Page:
After spending two weeks here in Kyrgyzstan it was wonderful, I mean it is always great when you spend it with friends and get to experience any country with locals, but if you are coming here without knowing anyone there can still be a lot to do.
When you come from Canada and Finland there is far more snow in both countries at this time of year, but it is a pleasure to be walking around Bishkek in a nice temperature (between +5C and -5C). Especially when the winter fog disappears and the sun finally comes out again. When you leave the capital and go out into the countryside a bit you get a far better picture of the country, the farming villages, high mountains, and beautiful rivers.
Early on in our stay we had the opportunity to go to Chunkurchuk a ski hill only about 25 km outside of Bishkek. We spent the day there snowboarding in the sun, which overlooked the mountain peaks (including the khazak mountains). The prices were reasonable at 1200 Som (approx. $23 CDN and 17 EURO) for the day pass and an additional 1200 Som to rent, which can be much more reasonable than most places back home. A simple hill that was well groomed, a little bit of powder on the sides and a lift that looked quite maintained. There were no jumps and quite a bit of people, I am not used to such things coming from Northern Canada. Regardless, snowboarding and skiing here has grown over the last few years and you can tell that there were less experienced people on this hill, whereas more skilled people are perhaps choosing to board at much bigger hills further from the city.
The downtown core is simple, not the cleanest and constantly has ongoing construction. However, there are some nice shops that we have been going in and out with souvenirs, clothes and electronics. The Ala-Too Square is an important part to visit as well, due to the history of the square. Once built during the Soviet times, it was once the key point in the 2010 revolution which overthrew the government and the left a significant number of protesters dead. On the right side of the big black fence surrounding the “white house” you can notice the bullet holes in the bars of the fence. These bullet holes were apparently from snipers that were on the roof and shooting at protesters. Furthermore, you can walk along this main street with open park areas and steps and fountains to sit on.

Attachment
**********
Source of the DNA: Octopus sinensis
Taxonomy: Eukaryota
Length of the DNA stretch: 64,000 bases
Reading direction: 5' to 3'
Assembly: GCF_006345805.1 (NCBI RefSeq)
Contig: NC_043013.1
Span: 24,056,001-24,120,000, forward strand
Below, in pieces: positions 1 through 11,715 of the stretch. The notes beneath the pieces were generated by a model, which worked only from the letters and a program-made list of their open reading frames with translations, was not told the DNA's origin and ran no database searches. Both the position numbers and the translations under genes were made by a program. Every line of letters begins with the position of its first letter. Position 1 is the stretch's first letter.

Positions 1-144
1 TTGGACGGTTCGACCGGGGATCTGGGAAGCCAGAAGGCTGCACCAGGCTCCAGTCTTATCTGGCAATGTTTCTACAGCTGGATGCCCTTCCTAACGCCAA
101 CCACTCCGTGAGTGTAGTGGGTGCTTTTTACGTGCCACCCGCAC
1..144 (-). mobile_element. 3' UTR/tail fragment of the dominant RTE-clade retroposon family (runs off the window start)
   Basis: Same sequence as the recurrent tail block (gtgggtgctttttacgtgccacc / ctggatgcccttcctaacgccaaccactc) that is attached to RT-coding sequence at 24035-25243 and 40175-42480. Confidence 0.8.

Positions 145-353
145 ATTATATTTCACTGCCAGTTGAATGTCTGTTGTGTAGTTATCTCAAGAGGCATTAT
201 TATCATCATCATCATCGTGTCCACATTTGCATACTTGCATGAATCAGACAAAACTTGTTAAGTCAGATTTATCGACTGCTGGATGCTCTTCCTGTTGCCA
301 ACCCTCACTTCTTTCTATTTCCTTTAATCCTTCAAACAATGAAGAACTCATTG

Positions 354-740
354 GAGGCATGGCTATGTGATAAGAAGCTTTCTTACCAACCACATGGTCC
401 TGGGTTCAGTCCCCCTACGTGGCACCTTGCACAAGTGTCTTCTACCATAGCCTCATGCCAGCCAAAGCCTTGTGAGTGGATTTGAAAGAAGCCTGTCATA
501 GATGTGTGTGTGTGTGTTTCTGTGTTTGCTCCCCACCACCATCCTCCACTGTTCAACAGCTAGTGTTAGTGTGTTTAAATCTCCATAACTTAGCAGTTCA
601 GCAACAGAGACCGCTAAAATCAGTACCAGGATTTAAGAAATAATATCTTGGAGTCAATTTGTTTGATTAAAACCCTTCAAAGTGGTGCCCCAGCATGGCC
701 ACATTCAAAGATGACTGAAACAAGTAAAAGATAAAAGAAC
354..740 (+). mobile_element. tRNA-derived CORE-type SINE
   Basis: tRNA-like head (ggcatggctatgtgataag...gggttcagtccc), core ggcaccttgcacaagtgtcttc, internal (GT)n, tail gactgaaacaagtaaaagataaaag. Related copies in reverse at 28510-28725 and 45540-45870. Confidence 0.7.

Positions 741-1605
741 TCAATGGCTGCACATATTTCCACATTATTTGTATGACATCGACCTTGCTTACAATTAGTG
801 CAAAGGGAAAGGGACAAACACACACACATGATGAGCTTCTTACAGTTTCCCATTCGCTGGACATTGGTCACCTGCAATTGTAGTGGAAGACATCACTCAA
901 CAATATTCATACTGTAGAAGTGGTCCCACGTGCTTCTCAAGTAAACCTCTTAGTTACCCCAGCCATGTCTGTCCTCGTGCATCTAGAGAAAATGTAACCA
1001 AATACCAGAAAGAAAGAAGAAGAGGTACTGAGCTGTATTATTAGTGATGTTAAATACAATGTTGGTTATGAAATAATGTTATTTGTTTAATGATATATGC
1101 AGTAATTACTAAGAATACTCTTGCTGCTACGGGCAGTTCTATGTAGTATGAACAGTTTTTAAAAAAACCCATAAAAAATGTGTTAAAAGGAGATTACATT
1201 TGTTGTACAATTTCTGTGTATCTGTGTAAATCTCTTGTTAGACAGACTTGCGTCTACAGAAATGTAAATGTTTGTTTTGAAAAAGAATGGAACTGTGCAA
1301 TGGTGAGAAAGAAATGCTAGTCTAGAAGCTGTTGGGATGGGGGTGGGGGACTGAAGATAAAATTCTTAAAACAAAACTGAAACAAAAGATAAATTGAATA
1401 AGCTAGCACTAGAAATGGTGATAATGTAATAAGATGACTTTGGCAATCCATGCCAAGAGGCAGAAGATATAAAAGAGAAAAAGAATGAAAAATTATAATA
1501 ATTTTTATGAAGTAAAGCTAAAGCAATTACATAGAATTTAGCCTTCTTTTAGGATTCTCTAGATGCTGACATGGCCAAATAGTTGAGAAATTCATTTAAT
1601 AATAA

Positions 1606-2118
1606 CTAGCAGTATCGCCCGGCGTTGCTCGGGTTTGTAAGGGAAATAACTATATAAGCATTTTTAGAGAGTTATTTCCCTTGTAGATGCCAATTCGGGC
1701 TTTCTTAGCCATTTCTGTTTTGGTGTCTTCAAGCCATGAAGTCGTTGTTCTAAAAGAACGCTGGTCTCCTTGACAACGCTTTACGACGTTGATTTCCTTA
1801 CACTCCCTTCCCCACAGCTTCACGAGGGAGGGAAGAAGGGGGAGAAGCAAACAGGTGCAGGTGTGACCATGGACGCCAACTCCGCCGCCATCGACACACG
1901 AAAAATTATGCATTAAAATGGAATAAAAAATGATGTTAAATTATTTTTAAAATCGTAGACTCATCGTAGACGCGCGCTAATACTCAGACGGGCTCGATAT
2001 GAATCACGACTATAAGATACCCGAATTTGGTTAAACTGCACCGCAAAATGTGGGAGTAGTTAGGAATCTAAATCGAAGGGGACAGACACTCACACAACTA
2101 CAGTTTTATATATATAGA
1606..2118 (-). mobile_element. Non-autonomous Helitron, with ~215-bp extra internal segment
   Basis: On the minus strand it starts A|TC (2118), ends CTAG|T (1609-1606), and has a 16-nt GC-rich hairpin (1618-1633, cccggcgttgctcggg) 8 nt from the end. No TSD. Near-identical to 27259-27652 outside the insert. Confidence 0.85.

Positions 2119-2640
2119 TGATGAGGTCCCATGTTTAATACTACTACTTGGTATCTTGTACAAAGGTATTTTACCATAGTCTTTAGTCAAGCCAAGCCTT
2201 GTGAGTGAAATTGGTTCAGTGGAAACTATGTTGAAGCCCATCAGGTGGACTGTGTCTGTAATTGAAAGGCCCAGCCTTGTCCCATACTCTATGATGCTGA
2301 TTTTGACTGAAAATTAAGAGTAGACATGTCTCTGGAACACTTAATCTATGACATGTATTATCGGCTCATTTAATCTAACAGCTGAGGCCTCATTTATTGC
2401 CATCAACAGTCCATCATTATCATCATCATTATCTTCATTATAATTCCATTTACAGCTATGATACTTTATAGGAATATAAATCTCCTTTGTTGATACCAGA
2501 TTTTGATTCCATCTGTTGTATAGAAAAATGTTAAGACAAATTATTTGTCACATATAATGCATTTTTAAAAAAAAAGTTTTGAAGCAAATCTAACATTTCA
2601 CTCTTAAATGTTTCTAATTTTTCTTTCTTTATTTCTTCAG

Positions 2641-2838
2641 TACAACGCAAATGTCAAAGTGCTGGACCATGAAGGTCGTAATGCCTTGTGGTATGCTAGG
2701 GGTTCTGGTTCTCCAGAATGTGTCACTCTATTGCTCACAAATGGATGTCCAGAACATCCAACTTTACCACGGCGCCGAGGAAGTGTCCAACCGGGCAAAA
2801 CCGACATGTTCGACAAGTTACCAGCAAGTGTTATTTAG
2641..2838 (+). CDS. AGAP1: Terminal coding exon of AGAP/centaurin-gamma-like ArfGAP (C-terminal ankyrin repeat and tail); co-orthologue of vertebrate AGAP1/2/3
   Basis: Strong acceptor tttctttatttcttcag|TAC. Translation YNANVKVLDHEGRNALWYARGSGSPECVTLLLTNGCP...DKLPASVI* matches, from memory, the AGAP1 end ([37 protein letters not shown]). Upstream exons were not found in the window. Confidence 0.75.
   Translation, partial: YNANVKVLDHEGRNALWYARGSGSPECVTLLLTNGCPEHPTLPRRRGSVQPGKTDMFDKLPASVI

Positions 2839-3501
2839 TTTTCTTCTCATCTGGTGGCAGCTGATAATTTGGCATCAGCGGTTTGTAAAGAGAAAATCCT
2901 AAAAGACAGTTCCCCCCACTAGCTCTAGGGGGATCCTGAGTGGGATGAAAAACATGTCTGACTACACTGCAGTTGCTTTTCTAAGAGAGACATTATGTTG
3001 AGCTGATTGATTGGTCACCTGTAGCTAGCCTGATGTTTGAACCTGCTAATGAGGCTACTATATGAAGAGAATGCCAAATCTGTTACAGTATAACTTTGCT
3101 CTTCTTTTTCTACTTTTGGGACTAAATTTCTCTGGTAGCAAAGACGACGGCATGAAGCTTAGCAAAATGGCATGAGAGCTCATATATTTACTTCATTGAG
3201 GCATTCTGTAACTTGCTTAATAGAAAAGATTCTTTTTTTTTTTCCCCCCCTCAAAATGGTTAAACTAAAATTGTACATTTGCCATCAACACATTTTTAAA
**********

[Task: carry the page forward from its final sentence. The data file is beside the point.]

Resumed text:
Lastly, there are a few year-round markets that are worth seeing, with fruits, vegetables, nuts, bread and other goodies. I have spent time in a number of markets in different countries, notable ones being China and Morocco, which were both far pushier and stressful than the ones here. In the markets here in Bishekek the people were nice, friendly, and more than willing to have you take pictures of their spices and nuts. In fact, the prices were more than reasonable where Kaisa and I bought almost 25 Euros worth of nuts, raisins, and apricots.
Only two more days in Bishkek and me and Kaisa will be in different places for a while, I will be heading to India to do more hockey stuff with The Hockey Foundation and she will be off to Berlin to visit friends.